The Iditarod’s grim toll on dogs
An Animal Rights Article from


Jennifer O'Connor, People for the Ethical Treatment of Animals (PETA)
March 2013

[Ed. Note: This year's Iditarod began on March 2. As of this morning, March 5, only day three, 74 dogs have been dropped.  A total of 1040 dogs started the race (65 mushers x 16 dogs).]

Alaska’s Iditarod dog-sled race may be on its last legs. Warmer weather has forced several qualifying events to be postponed, rerouted or canceled. Some mushers are now breeding dogs with thinner coats. One admitted that for the dogs, running on hard ground devoid of snow is “like running on a cheese grater.” Dogs forced to participate in the grueling Iditarod must run more than 100 miles a day for 10 to 12 days straight over some of the most difficult terrain on the planet. For them, the end of this cruel race cannot come soon enough.
Mushers ride, eat and sleep while the dogs pull and pull and pull. The official Iditarod rules require only that the dogs be provided 40 hours of rest—in total—even though the race can take up to two weeks.  On average, three dogs die in every Iditarod. Rule 42 of the Iditarod rules blithely dismisses some deaths as "unpreventable." Among the dead dogs is 3-year-old Kate, who was allegedly beaten and kicked because she sat down and refused to get up.
But dogs who die during the Iditarod are a drop in the bucket compared to the overall death toll. It’s no secret that mushers have little use for dogs who just aren’t inclined to bring them glory. Breeders and commercial sled operations treat dogs like disposable inventory.
At least 100 dogs were shot and stabbed and buried in a pit at a dog-sledding operation in Whistler, British Columbia, after business slowed down. Some of the dogs, maimed and bleeding, tried to crawl their way out of the pile. The man responsible for the carnage was given probation, no jail time and a $1,500 fine. It’s legal to shoot dogs to death.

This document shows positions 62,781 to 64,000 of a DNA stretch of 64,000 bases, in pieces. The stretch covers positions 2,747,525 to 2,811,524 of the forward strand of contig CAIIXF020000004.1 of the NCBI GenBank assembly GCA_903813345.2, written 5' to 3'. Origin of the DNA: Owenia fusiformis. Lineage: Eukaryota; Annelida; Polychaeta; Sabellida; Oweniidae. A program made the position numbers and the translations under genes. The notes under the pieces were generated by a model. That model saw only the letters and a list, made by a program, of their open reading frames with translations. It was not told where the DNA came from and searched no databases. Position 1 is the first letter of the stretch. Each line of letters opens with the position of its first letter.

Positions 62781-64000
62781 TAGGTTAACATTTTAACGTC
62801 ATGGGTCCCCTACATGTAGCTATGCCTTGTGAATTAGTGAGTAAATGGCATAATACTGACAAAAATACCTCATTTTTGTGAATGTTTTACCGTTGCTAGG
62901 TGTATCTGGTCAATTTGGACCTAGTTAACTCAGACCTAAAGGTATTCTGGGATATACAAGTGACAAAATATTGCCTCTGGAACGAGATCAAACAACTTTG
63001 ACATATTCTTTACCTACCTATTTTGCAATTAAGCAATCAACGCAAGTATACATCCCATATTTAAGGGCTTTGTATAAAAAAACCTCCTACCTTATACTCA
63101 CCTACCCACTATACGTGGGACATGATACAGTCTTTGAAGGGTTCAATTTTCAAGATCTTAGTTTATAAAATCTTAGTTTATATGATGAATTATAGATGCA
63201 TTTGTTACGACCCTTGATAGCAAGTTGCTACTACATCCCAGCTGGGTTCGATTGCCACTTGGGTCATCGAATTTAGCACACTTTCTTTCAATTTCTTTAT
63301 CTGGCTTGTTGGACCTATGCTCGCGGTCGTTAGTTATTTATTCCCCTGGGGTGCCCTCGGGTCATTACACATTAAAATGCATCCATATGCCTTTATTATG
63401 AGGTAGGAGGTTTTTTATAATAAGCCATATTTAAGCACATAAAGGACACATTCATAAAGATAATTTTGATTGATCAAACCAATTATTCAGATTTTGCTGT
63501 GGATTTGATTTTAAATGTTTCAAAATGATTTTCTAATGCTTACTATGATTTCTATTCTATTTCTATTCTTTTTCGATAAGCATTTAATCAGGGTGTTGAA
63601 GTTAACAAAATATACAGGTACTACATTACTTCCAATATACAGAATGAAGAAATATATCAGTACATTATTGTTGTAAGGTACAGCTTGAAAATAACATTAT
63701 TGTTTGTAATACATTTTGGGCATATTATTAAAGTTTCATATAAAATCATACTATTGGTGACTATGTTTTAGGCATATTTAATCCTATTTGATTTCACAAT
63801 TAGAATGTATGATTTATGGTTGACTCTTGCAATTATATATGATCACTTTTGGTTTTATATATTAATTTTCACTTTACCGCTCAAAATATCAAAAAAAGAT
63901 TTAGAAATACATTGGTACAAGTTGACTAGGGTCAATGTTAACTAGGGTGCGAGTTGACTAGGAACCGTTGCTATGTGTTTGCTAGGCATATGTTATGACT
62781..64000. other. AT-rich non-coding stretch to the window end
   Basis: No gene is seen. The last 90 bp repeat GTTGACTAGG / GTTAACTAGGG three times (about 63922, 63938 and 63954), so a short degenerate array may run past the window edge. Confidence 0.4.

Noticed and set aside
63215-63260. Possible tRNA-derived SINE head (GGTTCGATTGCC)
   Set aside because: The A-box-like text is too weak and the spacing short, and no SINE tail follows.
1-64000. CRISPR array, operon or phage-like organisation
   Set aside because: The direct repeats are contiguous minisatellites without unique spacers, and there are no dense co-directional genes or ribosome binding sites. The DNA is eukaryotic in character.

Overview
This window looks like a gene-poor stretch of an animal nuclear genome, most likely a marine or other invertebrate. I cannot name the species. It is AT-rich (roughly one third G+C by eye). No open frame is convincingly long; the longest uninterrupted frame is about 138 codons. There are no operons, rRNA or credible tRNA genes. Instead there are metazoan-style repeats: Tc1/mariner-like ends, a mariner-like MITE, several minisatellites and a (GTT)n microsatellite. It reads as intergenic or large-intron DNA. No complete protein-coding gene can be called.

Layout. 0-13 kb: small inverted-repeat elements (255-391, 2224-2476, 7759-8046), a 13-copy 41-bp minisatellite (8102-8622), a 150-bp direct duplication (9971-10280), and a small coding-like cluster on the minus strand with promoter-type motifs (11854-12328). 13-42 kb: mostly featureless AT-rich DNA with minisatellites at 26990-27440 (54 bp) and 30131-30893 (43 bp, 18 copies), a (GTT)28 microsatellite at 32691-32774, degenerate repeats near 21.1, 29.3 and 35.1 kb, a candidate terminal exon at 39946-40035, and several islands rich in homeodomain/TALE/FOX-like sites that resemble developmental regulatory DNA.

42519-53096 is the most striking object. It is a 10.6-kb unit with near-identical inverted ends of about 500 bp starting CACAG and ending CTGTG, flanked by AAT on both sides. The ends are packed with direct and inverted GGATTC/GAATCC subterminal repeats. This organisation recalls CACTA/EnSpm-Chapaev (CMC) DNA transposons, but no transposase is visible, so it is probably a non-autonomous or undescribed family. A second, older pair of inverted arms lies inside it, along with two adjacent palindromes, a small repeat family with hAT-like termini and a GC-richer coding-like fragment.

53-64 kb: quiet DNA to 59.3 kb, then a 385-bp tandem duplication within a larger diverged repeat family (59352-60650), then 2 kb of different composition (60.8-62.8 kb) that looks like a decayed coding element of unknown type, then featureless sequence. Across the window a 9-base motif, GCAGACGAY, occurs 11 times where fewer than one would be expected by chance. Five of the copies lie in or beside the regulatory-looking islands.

Krabloonik Kennels, the largest tourist dog-sledding operation in the United States, routinely shot “surplus” dogs in the back of the head and buried the bodies in a fecal-filled hole workers called the “s**t  pit.” The practice was only stopped due to pubic outcry. 
What’s unthinkable is that those dogs were the “lucky” ones. Racers and commercial sled operators typically keep dogs tethered to plastic barrels, metal oil drums or dilapidated doghouses. Dogs are never brought inside, and they are fed slop, often just dumped on the ground. They can never enjoy any of the pleasures that make a dog’s life worthwhile. Their entire worlds are measured in a few square feet of urine-soaked, fecal-packed dirt.
Since pastimes often morph into problems, many mushers tire of the chores, particularly when the dogs fail to bring them recognition or riches. Because dogs are frequently kept in isolated locations and are not inspected by any regulatory agency, there’s no way of knowing how many dogs have starved or frozen to death. But multiple cases that have come to light are consistent: dogs abandoned to die slow, agonizing deaths. How many Alaskan and Canadian backcountries are filled with skeletons attached to chains?
It’s 2013—why isn’t dog sledding in the history books? For now, the Iditarod is being kept alive by tourists who want an “authentic” experience and by some teachers who have their students “adopt” a musher, but the event’s days are numbered. If Iditarod officials won’t do the right thing and end this cruel and deadly race, Mother Nature just might do it for them.

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